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Injured John Wall likely to play, Gilbert Arenas unlikely to do so for Wizards' home opener

By Michael Lee
Washington Post Staff Writer
Tuesday, November 2, 2010; 12:27 AM

The day before his expected regular season debut at Verizon Center against the Philadelphia 76ers, John Wall emerged from the Washington Wizards' locker room with a protective walking boot covering his right foot. Wall sprained his right ankle during his spectacular breakout performance against the Atlanta Hawks on Saturday but said the boot was precautionary and shouldn't force him to miss any action.

When told that Coach Flip Saunders said he planned on having the No. 1 overall pick available against Philadelphia, Wall said, "I feel the same way."

But the Wizards have some reason for concern, with right ankle injuries to its two best players expected to keep at least one of them out against the 76ers.

Gilbert Arenas participated in some drills and rebounded shots for teammates after practice on Monday. He had a follow-up MRI exam later in the afternoon on the strained tendon in his right ankle that has sidelined him through the first two games and much of the preseason.

Arenas will be listed as a game-time decision, but Saunders all but ruled out the possibility of having him available.

"I say it's very unlikely he's going to play," Saunders said about Arenas, who visited foot-and-ankle specialist Mark Myerson and received a shot in his troublesome ankle last Thursday. "He's done a few things, but not many. So I don't think he's going to play. You'll know 10 minutes before the game."

Wall offered a glimpse into his immense potential in a 99-95 loss in Atlanta, as he confidently stroked perimeter jumpers, dropped beautiful outlet passes to his teammates for fastbreak layups and ran so many circles around Hawks players that Atlanta Coach Larry Drew, a former Wizards assistant, said, "That is one fast human being."

Wall scored a game-high 28 points with nine assists and five rebounds, but he didn't escape Philips Arena unscathed.

He rolled his ankle late in the third quarter as he was fouled driving and kicking out to Yi Jianlian. He tried to run it out and returned to hit two free throws to complete a string of 12 consecutive points scored for the Wizards. But Wall said he felt it getting worse as he sat on the bench in the breaks between quarters.

"I knew it at that moment, that's why I ran to half court and tried to get away. When I got to the bench, I tightened my shoe up and just kept playing," said Wall, who still managed to score 10 points and hit his first two career three-pointers in the fourth period. "Afterwards, you could tell, it started swelling up bad. It's been swollen since the last game so just being in the walking boot will take the [pain] away, make it feel better."

The Wizards (0-2) will certainly need Wall if they hope to take away the pain of being one of the NBA's six remaining winless teams. They showed considerable improvement in Atlanta after their season-opening, 29-point loss in Orlando - the most lopsided loss for a No. 1 pick in his debut - where the Magic embarrassed them so badly that all-star center Dwight Howard entertained his teammates by doing pushups on the sideline while the game was going on.

The Wizards were tied with the Hawks with less than five minutes remaining but were unable to close as Atlanta finished them off with the help of all-stars Joe Johnson and Al Horford.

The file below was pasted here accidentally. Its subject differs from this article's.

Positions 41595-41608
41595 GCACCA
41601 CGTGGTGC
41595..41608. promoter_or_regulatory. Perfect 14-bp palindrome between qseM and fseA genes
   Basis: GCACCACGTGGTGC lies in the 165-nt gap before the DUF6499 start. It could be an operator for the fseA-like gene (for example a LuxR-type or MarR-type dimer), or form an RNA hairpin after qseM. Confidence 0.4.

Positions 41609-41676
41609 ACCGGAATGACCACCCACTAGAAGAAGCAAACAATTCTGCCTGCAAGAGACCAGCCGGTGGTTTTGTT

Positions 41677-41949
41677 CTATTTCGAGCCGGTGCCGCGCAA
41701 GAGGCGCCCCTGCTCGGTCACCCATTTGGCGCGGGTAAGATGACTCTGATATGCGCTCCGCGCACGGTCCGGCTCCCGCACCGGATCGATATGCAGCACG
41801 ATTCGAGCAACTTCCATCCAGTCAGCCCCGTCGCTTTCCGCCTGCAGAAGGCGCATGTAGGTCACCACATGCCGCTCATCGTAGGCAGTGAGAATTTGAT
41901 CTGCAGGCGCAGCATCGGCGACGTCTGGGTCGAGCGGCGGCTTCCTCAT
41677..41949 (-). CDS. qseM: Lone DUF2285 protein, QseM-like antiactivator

"We're pros so we're not much for moral losses or moral victories or whatever you want to call it. It still hurts the same," veteran guard Kirk Hinrich said. "Obviously, we took a step forward. It wasn't hard - there was only one way to go from the Orlando game, but we're still working. I think everybody's excited to just keep moving forward, and I think everybody's heads are in the right place, as far as wanting to improve and wanting to win games. We can't take a step backwards, and that's what we're focusing on."

Andray Blatche said that being at home for the first time should help the relatively inexperienced Wizards.

"It'll give us a lot of energy," he said. "Something we need, you know. We have a young team. It's going to take time for us to develop, but the one thing is to continue to get better. [Tuesday] is going to be a tough game for both teams. Both of us [are] in the same situation, but for us, it's different. We're home. You always have to protect your home. That's our mind-set."

The 76ers (0-3) have also failed to win this season, under new Coach Doug Collins, who stepped away from the booth as an analyst for TNT to return to the bench for the first time since his two-year stint with the Michael Jordan-led Wizards.

Arenas is the only player on the Wizards' 15-man roster who was in the NBA the last time Collins coached.

The game will likely be the first head-to-head matchup for Wall and No. 2 overall pick Evan Turner, who is used in a reserve role. While speaking with reporters in Philadelphia on Monday, Turner said he was "not really feeding into" a duel with Wall.

Wall expressed a similar sentiment.

"You can't be scared or try to go into a one-on-one matchup," said Wall, who leads the Wizards in scoring (21 points) and assists (9.0) through the first two games. "It's not like high school because if you do that, you can take your team out of the game right away so I just focus on the game plan that my team has, hopefully go out there and get the win."

Through his first two NBA games, Wall said he has seen few surprises.

"This is all I expected so far. Everything's been great - except for the losing part, but that comes with the NBA season. There's 82 games so you're not going to win every game . You got to get used to losing a couple. Hopefully, we get back on the winning track."

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